Peter's mind flew back to a day not so long ago when he had declared his belief that Jesus was the Messiah. What was it that Jesus said in response to him that had set him off and had him presuming to teach his teacher? Think, Peter, think. Something about being handed over to the religious leaders and authorities... and then... and then being killed... and then something about on the third day rising. Yes, he was sure that was it. Handed over, killed, third day rising. Well this was the third day since his death. Surely Jesus didn't mean... Surely he couldn't have known.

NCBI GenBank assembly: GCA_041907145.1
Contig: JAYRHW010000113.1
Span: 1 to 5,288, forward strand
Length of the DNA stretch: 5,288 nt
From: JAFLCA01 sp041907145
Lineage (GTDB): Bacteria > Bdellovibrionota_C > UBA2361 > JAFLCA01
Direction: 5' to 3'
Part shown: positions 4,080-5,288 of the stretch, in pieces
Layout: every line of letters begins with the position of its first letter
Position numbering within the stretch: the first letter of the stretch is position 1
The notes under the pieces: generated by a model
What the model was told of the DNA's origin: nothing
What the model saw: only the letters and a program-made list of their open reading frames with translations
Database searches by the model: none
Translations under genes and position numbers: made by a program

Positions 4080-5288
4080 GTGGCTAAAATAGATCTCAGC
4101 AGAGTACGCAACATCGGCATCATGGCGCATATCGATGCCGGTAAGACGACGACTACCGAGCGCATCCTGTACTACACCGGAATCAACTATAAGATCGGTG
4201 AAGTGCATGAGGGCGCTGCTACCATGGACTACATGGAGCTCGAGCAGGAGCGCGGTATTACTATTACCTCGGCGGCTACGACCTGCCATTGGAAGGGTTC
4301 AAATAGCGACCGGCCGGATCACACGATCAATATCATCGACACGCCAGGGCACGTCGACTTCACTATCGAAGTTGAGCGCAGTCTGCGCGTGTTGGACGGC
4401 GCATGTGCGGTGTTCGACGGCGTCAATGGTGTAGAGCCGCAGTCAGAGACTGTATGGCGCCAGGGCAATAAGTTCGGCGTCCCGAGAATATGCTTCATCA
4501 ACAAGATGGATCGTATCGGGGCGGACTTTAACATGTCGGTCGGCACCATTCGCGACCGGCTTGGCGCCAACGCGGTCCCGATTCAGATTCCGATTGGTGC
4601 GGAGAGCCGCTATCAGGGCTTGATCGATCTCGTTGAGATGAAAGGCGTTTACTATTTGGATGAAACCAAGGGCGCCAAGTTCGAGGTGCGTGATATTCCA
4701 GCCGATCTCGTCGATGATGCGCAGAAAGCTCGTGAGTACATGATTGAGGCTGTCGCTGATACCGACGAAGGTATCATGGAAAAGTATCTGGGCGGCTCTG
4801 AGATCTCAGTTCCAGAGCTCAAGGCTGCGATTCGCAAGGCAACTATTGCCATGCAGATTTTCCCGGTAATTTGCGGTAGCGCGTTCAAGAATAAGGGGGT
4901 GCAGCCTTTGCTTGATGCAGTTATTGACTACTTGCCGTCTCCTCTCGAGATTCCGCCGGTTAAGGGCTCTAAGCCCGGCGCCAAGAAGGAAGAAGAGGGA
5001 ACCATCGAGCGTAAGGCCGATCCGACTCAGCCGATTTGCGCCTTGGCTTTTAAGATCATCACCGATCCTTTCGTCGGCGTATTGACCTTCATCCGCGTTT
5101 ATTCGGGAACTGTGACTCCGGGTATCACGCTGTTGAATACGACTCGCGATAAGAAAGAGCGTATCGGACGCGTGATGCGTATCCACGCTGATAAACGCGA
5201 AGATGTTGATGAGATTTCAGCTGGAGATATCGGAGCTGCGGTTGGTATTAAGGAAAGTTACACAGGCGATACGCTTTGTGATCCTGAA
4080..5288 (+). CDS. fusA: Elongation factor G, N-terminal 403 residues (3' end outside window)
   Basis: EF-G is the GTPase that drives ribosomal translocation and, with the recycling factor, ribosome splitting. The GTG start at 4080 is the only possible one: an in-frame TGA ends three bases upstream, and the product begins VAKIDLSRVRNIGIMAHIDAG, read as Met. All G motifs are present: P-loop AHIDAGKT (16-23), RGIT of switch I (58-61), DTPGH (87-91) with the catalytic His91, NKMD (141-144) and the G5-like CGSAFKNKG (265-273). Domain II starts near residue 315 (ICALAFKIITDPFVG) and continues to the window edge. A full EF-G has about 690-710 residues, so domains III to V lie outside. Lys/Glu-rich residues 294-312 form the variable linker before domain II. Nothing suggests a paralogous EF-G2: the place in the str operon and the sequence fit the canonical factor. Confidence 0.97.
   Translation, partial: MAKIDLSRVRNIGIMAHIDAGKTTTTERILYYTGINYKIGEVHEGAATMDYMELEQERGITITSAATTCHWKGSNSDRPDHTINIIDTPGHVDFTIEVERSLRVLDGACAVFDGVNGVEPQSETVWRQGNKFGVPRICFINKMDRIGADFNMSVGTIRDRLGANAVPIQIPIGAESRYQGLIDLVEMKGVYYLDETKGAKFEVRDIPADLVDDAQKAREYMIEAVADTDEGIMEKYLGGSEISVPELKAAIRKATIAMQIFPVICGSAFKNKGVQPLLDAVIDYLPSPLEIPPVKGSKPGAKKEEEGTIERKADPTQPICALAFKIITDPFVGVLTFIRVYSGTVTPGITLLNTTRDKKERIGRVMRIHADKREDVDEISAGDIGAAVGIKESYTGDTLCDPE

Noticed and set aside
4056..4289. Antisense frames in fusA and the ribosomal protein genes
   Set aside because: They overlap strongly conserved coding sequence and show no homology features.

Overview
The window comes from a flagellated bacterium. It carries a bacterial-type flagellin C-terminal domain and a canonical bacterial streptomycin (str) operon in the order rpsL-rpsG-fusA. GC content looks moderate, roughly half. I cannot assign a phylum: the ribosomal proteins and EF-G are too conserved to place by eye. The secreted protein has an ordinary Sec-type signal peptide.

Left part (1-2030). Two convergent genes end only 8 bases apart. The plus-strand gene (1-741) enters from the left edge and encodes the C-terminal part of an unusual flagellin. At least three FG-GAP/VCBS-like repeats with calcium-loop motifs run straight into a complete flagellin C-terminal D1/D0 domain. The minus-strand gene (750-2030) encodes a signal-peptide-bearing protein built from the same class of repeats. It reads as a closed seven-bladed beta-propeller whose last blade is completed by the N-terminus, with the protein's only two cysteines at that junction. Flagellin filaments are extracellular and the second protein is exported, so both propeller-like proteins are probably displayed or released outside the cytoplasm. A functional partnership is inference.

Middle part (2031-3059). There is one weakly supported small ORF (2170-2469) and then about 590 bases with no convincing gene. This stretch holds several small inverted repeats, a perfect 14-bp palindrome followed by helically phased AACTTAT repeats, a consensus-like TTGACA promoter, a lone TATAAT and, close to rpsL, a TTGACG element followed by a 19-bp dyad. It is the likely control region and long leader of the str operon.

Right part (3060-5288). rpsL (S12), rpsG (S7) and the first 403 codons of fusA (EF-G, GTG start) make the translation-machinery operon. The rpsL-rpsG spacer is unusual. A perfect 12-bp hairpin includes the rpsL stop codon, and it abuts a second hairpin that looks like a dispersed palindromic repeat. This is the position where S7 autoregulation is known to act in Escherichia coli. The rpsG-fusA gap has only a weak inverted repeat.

And so Peter had set off on his mad dash to the tomb, uncertain of what he would find, and of what it all might mean. Now having caught his breath enough to keep from gasping for air, he tentatively peered inside. What he saw almost caused him to lose what little wind he had recovered. As his eyes adjusted to the change in light, he clearly saw the grave clothes neatly folded and laying on the shelf where the body should have been, but there was no trace of the body. No strange men in dazzling apparel either. Just the folded clothes and the scent of burial spices. What had happened here?

Peter didn't know what to think, what to believe, what to hope. Could Jesus really have...? Dare her hope...? Could there be redemption, real redemption even for him? Peter left the tomb empty, his head spinning, his mind giddy with the possibilities...